“You missed!” Kelvin crowed. “I knew it had to be chance.”
“I was not aiming at the target,” I said sweetly.
Jaiden looked at me in confusion then went and retrieved the arrow. There, impaled cleanly on the end, was a little brown field mouse. And around me there was suddenly silence. Silence so thick that you could cut it with a knife. I was tempted to pull my knife out of its sheath to try when Kelvin spoke again.
“You hit a mouse,” Kelvin said, shock in his face and in his voice. “At forty-five paces you hit a mouse.”
“Yes. And I was aiming for it, too.”
There was suddenly anger on Kelvin’s face. He grabbed the bow from me and threw it to the side.
“Girls are supposed to stay in the house,” he said through gritted teeth. “I suggest you go back to where you belong.”
I narrowed my eyes, the familiar feeling of my temper rising sweeping over me. “Do not tell me where I belong, boy. I have been through things that would make you run and cower.”
A hand was suddenly pulling my hair, tilting my neck at an awkward angle. A cold voice, which stemmed from being shown up by a girl no doubt, reached my ears.
“Get back where you belong.”
The position was familiar, but I was not going to just struggle weakly in this boy’s grasp. I kicked his shin, and his grip on my hair loosened. I jerked away and stood in a defensive position with my hands up. He scowled at me.
“You want to fight like a man, too? So be it!”
He took a swing at me without warning, and I ducked it easily. We danced for a few minutes, Kelvin throwing punches every once in a while. I heard somebody calling my name, distracting me as he swung again and his fist connected with my jaw, sending me backwards. With a fire in my veins, I took my first swing, hitting him right across the face. He went down fast and just lay there. It took me a moment to realize that I had knocked him unconscious. I felt somebody suddenly grab my arm and I looked to see Valtrak, his eyes wide. Aloron and Eretren were standing behind him with their mouths slightly agape, definitely shocked at what I had done.
Kelvin’s friends picked him up and shook him awake. He let out a soft groan and opened his eyes to blearily look at me. I moved forward, and he skittered back against the wall of a market stall. I stood in front of him, boring into him with my eyes. I eventually spoke, my voice soft but firm.
“If you ever fight me again, more than your pride will be wounded. I have fought things much faster, much stronger, and much cleverer than you. I suggest you remember that. Do you understand?” He nodded. “Good. Now I suggest you have Aloron or somebody else look at that eye of yours. It is blackened already and is starting to swell.”
Valtrak grabbed my arm again and tugged on it. “Let’s go back to the house, Filynora.”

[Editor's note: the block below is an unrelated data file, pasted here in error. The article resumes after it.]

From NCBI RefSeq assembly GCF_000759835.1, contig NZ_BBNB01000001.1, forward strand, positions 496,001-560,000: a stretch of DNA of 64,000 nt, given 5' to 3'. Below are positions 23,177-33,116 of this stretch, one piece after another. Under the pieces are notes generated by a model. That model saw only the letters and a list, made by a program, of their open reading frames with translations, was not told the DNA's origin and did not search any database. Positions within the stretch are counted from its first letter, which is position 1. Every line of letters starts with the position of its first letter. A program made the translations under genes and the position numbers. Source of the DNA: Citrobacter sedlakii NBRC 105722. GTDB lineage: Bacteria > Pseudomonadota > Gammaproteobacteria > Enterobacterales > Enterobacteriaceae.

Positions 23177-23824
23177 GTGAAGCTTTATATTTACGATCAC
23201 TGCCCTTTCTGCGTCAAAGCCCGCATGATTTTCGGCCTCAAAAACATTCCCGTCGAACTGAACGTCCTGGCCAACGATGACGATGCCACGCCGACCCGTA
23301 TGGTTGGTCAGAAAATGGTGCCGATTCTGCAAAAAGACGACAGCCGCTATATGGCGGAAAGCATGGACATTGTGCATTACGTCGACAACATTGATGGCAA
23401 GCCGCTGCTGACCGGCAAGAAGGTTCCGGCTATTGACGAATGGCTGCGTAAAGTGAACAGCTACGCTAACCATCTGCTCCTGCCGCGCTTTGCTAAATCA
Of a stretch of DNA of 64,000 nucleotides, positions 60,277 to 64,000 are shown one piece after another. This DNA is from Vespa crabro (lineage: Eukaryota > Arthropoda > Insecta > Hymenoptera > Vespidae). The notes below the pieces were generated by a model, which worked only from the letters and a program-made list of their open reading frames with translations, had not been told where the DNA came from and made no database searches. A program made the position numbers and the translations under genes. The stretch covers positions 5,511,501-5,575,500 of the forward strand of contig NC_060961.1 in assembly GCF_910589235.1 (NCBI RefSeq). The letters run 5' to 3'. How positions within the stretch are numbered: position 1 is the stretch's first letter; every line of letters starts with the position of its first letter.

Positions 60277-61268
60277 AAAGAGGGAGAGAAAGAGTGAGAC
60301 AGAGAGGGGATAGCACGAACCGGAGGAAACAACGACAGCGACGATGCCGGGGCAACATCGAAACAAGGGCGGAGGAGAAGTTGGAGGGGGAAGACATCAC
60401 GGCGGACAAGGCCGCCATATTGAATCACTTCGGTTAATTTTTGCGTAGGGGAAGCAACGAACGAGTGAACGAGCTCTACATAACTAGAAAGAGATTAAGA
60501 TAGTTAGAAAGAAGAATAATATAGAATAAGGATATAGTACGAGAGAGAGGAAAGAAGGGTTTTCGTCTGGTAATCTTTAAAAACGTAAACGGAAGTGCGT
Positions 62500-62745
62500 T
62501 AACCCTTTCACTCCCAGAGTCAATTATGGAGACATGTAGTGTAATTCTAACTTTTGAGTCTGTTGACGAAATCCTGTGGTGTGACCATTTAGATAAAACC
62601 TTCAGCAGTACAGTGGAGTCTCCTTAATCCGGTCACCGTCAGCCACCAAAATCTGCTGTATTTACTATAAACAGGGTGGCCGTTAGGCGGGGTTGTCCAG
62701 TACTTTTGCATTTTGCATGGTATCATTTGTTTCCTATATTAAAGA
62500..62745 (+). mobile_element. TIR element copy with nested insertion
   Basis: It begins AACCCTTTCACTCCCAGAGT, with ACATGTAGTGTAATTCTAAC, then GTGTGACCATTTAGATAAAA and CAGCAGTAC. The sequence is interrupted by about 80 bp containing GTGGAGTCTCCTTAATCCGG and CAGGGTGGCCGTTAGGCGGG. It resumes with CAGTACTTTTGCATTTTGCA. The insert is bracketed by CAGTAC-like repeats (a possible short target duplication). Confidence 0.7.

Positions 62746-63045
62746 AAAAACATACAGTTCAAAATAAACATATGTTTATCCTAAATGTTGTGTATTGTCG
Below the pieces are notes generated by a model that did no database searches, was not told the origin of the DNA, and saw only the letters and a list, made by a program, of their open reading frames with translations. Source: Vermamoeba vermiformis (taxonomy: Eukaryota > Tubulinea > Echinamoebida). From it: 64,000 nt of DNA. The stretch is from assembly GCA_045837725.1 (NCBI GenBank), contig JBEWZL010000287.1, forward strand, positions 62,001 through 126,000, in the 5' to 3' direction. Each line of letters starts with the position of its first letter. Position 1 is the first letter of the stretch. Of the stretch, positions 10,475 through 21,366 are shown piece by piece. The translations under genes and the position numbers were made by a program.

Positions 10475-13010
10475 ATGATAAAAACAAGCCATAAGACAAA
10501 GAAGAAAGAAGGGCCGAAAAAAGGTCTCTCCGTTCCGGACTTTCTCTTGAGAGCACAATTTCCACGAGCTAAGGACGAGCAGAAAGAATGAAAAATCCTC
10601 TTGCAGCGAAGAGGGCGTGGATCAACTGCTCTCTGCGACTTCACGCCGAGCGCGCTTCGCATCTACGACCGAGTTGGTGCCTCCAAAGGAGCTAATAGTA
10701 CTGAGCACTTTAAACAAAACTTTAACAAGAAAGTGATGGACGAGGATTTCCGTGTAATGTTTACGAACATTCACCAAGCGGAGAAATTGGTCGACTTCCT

I moved and picked up the bow, tossing it to Jaiden. “Keep practicing, Jaiden. Do not let what these boys say get to you. You can do much more than they think you can, and, more importantly, you can do more than you think you can.”
He stared at me for a moment then gave me a small smile. “I will. Maybe one day I shall be as good as you are.”
I chuckled as Valtrak dragged me along, his Dwarvish strength impossible for me to resist with my back still sore; I honestly could not believe I had just won a fight with the way my back was acting. “Maybe,” I replied. “Just maybe.”
I walked back to the house with my Dwarven friend and was promptly put into bed. A hearty plate of bread and venison appeared, and I ate slowly, thinking about Jaiden. When Leah came in to take my empty plate, I stopped her.
“What do you think of Jaiden?” I asked seriously.
“What about him?” Leah asked.
“Is he a loyal, trustworthy boy?”
Leah looked thoughtful. “Yes, I suppose,” she said, her eyes wary as she looked at me. “Why do you ask?”
“Oh, no reason,” I lied.
She stared at me for a couple more seconds before leaving, shutting the door behind her.
I lay back onto the soft bed, humming. I wanted to know about Jaiden because the archery lessons had reminded me of my time with Elthinor in Ellavendir when we had talked about fighting. Back then it had seemed silly that we should ever fight anything, but now it was real. And all the fighting we had done up to that point had ended up with Elthinor and most of my friends being captured. I was beginning to hatch a plan to get Elthinor back. Ember had disappeared a couple of days into my healing and had come back with my Elemental horses before he had gone again, I assumed to find more Elementals. I just needed to be sure that Jaiden would help me. I decided to wait a day or two more before I asked him for his assistance.